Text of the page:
journal 2 Evaluating Your Sources

journal 2 Evaluating Your Sources

Order Description

Required Journal Entry 13: Evaluating Your Sources
Describe when it’s appropriate to use sources in an essay. Why is it important to differentiate
between facts, opinions, and bias when choosing sources for your research? (2 paragraphs,
6-8 sentences each)

Required Journal Entry 14: Organizing Your Information
Review page 606–611 in Successful College Writing. Describe at least two ways to organize
your information effectively. Choose the method that would work best for you and explain why.
(2 paragraphs, 6 sentences each)
Reflect: Take a look back to your response to Journal Entry 10. Briefly describe what counts as
plagiarism. When is it appropriate to cite information? What information doesn’t need to be cited?
(1 paragraph, 6–8 sentences)

Required Journal Entry 15: Using Your Sources Responsibly
Review the definitions of direct quotation, paraphrase, and summary in Chapters 22 and 23 in
Successful College Writing and in Chapter 39 in The Little, Brown Essential Handbook. In your
own words, define these terms. Then explain the most effective use of each of these three types
of sources. (2 paragraphs, 6–8 sentences each)

Required Journal Entry 16: Planning Your Argument
Study the argument essay topics on page 167–168 in your digital study guide and choose your
topic for your argument. This journal entry will help you begin to plan, research, and organize
your paper. Please note that both topics are very broad, so you should narrow your chosen topic
appropriately to suit your purpose and interest as well as the research and length requirements.
Review “The Basic Parts of an Argument” on pages 514–520 in Successful College Writing. Once
you’ve chosen your topic and identified your issue (516), you need to develop support. According
to your text, the three common types of support for an argument are “reasons, evidence, and
emotional appeals” (517).
I. State your claim
A. Identify the type of claim (fact, value or policy).
B. Explain your purpose or goal for your research paper.
II. Identify your reasons
A. Reason 1
B. Reason 2
C. Reason 3
III. Start your research to develop support for your claim (provide at least two examples of
A. Support your reasons with evidence
1. Facts*
2. Statistic*
3. Expert opinions*
4. Examples*
5. Personal Experiences
B. Identify your emotional appeals
1. Appeal to needs
2. Appeal to values
* Cite your sources using MLA citation and documentation format (i.e., parenthetical citations and
a list of works cited).
To research effectively and efficiently, use the Expanded Academic ASAP database in Penn Foster’s
digital library. For more information about using Expanded Academic ASAP or other library
resources, visit

Required Journal Entry 17: Recognizing Your Opposition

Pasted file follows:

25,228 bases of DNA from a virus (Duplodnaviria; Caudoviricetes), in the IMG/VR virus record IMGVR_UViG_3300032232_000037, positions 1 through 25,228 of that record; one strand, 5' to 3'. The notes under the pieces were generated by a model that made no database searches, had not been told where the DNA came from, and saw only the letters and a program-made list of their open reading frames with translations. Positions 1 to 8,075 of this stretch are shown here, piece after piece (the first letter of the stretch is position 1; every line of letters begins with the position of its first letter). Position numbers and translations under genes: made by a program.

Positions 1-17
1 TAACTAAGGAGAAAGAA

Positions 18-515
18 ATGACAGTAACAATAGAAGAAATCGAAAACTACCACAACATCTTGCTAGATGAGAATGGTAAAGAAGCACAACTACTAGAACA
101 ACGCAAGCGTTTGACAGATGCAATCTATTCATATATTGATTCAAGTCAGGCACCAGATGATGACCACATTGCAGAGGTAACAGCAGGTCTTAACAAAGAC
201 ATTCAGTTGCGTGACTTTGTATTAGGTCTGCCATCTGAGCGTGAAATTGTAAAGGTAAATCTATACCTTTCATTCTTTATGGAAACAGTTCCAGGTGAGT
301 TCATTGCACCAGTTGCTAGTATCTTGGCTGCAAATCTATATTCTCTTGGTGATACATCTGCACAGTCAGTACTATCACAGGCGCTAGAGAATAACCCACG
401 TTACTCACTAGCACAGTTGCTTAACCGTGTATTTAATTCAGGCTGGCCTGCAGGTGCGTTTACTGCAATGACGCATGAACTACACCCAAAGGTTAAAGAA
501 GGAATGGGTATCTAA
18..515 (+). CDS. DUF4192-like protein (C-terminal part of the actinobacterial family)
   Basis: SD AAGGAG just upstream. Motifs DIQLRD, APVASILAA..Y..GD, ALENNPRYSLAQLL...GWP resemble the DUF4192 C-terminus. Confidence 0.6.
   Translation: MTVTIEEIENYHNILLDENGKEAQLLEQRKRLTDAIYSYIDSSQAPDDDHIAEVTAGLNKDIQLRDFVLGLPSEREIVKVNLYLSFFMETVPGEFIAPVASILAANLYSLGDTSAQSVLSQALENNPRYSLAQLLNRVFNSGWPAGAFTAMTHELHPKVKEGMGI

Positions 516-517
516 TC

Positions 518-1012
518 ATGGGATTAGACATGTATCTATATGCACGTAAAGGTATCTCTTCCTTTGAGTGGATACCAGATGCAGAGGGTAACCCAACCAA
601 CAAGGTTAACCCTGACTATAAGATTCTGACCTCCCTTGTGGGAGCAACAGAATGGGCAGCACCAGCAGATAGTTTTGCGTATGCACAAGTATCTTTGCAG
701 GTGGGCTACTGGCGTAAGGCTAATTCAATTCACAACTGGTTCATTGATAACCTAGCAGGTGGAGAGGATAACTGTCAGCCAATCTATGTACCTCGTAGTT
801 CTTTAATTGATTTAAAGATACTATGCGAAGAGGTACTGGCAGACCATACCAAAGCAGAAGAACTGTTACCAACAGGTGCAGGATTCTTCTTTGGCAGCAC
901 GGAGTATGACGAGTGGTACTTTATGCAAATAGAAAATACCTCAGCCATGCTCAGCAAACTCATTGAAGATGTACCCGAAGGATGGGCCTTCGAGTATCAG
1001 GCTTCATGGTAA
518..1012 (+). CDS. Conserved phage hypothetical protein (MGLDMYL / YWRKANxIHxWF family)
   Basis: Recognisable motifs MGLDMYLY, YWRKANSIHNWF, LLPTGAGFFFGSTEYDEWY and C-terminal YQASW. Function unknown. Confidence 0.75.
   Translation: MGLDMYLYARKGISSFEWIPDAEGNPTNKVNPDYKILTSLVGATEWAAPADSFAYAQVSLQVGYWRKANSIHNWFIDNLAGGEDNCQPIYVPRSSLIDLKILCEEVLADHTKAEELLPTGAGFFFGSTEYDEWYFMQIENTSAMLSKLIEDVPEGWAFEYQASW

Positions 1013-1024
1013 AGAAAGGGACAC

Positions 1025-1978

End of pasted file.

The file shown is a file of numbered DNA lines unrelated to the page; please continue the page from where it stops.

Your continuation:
Identify and define the three ways you can recognize opposing views in your argument. In your
own words, explain why it’s valuable to include the opposition in your essay. (1 paragraph,
6 sentences)
Reflect: Read Lisa Hamilton’s “Eating Meat for the Environment” and review the graphic organizers
on pages 554 and 556–557.
In your opinion, does acknowledging Dr. Pachauri’s opposing
viewpoint strengthen or weaken Hamilton’s

Required Journal Entry 18: Course Reflection
Reflect: Review your journal, starting with your first entry and the learning inventory. Reflect on
how knowing who you are as a learner has helped you with the course activities. Consider your
progress as a writer through each journal entry and essay. How has your writing changed since
you started the course? Identify the improvements you’ve made and the skills you still need to
practice. (3 paragraphs, 6 sentences each)
Evaluate: What goals did you set for yourself at the beginning of this course? Did you accomplish
everything you hoped? Explain what you would have done differently, and describe the
approach to writing you’ll use in your future assignments. (2 paragraphs, 6 sentences each)

Journal 3
Unit 1: Introduction to Composition, Entries 13–18
Your journal will be evaluated according to the following requirements:
Ideas and Content: How accurately and effectively you responded to the entry; your writing
focused on the topic of the entry and is based on the correct reading assignments in your texts;
you effectively engaged with the content of the reading assignments and composed thoughtful
original responses to each entry; when required, you cited and documented all secondary source
material appropriately and correctly.
Organization: How well prewriting or organizing entries are developed; all paragraphs begin
with an appropriate topic sentence and are developed fully by using examples, illustration, and/or
evidence; each entry meets the required minimum length.
General Correctness: How well entries meet the expectations of college-level academic writing
in the areas of sentence structure, grammar, word choice and spelling, and punctuation.
Format: How accurately you followed the prescribed format for the journal by including the
required header, entry title and date, and used correct margins, font, and line spacing.

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